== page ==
The US began refining its military options for possible strikes in Syria, and initiated diplomatic efforts to craft an international response to allegations that Syria's government killed over 1,100 civilians with chemical weapons, the Wall Street Journal reported Thursday.
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According to the report, officers at the Pentagon are updating target lists for possible airstrikes on a range of Syrian government and military installations as part of contingency planning should President Barack Obama decide to act after what experts said may be the worst chemical-weapons massacre in more than two decades.
US officials who described the military options being revised at the Pentagon stressed that their purpose wouldn't be to topple the regime, but to punish Assad if there is conclusive evidence that the government was behind poison-gas attacks on Wednesday, the report said.
US military options include potential strikes on "regime targets," including Syrian government functions crucial to its war effort. In addition, options include strikes on Syrian military "delivery capabilities and systems" that are either used directly in attacks with poison gas or to facilitate them, from command-and-control facilities to front-line artillery batteries, officials said.
"Once we ascertain the facts, the president will make an informed decision about how to respond," said White House National Security Council spokeswoman Bernadette Meehan. Obama has said that the use of chemical weapons by Assad would cross a key US "red line" and possibly trigger a US response.
Meanwhile, the New York Times reported that the Obama administration is sharply divided over how to respond to Wednesday's gas attack.
Senior officials from the Pentagon, the State Department and the intelligence agencies met for three and a half hours at the White House on Thursday to deliberate over options, which officials say could range from a cruise missile strike to a more sustained air campaign against Syria.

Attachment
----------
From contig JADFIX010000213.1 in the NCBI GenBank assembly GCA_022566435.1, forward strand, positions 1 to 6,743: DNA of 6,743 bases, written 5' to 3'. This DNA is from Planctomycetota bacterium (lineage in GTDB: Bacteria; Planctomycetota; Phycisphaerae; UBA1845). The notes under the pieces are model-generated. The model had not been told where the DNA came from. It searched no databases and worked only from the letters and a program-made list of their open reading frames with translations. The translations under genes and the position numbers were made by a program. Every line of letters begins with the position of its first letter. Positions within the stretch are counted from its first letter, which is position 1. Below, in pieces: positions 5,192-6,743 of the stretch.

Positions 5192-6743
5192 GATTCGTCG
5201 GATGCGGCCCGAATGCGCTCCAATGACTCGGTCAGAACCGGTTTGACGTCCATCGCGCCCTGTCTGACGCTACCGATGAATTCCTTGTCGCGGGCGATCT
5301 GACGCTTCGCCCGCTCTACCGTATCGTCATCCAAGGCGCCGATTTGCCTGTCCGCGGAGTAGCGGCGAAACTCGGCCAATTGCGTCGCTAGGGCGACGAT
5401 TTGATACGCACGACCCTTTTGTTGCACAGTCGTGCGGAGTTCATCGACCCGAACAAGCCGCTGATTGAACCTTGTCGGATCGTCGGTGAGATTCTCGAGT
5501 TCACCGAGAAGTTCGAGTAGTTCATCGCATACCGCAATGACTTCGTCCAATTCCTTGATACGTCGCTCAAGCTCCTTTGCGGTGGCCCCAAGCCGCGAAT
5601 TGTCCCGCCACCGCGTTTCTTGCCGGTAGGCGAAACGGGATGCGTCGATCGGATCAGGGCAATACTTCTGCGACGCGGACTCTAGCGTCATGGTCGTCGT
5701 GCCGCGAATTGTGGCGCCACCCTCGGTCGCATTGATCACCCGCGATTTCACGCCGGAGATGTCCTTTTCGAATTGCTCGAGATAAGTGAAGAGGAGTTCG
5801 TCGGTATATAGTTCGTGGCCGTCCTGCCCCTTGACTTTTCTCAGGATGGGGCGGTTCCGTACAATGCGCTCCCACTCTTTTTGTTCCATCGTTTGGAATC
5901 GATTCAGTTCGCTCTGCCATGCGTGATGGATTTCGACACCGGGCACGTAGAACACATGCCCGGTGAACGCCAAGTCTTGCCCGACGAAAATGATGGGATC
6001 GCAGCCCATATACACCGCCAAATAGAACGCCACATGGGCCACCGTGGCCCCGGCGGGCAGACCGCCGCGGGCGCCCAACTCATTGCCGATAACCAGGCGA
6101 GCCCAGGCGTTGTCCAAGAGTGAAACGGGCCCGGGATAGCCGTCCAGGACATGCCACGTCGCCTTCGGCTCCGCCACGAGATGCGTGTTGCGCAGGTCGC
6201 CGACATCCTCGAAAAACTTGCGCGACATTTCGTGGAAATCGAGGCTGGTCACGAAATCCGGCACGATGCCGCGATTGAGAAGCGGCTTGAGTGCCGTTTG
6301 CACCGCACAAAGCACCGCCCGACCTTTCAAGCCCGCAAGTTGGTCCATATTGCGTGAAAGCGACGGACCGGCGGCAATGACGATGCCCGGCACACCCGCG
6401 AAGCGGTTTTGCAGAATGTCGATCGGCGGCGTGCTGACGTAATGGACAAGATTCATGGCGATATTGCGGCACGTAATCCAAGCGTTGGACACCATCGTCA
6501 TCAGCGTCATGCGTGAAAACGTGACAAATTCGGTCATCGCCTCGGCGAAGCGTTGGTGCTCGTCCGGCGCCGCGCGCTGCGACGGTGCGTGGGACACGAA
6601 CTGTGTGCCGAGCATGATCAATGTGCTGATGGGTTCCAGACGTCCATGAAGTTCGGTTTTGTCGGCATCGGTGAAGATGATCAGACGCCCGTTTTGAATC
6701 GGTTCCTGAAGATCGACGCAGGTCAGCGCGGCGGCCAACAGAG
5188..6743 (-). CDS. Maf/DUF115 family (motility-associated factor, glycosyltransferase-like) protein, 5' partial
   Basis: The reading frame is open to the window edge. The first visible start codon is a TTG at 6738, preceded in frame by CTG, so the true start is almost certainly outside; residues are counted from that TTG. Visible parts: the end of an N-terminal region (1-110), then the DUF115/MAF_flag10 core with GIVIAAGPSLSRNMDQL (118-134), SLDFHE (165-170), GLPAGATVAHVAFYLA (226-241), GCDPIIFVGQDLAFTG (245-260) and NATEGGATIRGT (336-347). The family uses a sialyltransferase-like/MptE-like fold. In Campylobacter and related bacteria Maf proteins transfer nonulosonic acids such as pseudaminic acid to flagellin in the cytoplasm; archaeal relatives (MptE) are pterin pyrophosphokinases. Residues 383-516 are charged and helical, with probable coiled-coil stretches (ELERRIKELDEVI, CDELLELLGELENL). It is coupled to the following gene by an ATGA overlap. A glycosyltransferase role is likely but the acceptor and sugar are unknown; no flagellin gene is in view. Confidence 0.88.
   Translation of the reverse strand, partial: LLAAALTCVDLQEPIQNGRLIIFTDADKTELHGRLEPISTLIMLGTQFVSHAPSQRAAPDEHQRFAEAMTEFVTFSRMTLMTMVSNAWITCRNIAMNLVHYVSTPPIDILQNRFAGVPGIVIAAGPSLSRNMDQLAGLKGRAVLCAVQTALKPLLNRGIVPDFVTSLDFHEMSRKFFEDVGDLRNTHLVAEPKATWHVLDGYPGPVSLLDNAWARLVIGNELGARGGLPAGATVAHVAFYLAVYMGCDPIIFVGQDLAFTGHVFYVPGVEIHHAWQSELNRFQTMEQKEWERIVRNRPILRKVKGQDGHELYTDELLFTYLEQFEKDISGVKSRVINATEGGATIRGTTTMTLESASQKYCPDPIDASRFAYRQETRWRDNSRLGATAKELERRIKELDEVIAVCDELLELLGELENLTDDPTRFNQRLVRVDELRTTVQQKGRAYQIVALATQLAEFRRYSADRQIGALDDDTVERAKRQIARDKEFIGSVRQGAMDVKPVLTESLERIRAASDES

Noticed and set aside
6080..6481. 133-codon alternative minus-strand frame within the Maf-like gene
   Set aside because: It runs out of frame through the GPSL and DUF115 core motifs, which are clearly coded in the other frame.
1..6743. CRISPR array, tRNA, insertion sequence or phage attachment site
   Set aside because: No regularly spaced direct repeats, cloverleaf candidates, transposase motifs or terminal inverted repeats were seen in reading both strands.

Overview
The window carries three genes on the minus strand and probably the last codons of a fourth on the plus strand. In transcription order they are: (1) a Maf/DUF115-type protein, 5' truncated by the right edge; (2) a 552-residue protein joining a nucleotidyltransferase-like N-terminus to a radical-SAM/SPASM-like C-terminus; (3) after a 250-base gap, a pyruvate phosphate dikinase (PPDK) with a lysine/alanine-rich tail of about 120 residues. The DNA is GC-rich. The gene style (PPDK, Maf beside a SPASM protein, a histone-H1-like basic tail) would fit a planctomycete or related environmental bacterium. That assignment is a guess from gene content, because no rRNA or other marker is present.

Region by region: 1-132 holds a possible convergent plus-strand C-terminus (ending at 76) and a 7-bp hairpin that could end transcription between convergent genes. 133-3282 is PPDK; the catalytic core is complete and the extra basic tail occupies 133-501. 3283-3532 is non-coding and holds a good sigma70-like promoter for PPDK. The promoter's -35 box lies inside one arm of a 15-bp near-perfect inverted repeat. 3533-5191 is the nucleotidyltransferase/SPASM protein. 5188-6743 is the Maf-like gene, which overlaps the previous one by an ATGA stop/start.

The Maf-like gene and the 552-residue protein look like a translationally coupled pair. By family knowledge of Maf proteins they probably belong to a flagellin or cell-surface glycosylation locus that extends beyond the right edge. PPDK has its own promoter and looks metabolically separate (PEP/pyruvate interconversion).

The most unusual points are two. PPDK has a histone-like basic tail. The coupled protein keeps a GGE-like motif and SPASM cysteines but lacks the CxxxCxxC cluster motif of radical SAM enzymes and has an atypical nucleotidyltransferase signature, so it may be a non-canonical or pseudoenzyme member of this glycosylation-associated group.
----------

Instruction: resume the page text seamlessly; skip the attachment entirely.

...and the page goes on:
The meeting broke up without any decision, according to senior officials, amid signs of a deepening division between those who advocate sending Assad a harsh message and those who argue that military action now would be reckless and ill timed.
Among the options discussed, officials said, was a cruise missile strike, which would probably involve Tomahawks launched from a ship in the Mediterranean Sea, where the United States has two destroyers deployed, it was reported.
The Pentagon also has combat aircraft in the Middle East and in Europe that could be used in an air campaign against Syria.
The targets could include missile or artillery batteries that launch chemical munitions or nerve gas, as well as communications and support facilities. Symbols of the Assad government’s power — headquarters and government offices — also could be among the proposed targets, officials said.
On Thursday, France and Britain called for the use of force against Syria should allegations of the use of chemical weapons prove true. "There would have to be reaction with force in Syria from the international community, but there is no question of sending troops on the ground," French Foreign Minister Laurent Fabius told French television network BFM.
Britain said its first priority was to verify the facts surrounding a reported chemical weapons attack in Syria, but said it could not rule out any option to end the bloodshed there.
"We believe a political solution is the best way to end the bloodshed," a spokesman from the British Foreign Office told Reuters. "However, the Prime Minister and Foreign Secretary have said many times we cannot rule out any option ... that might save innocent lives in Syria."
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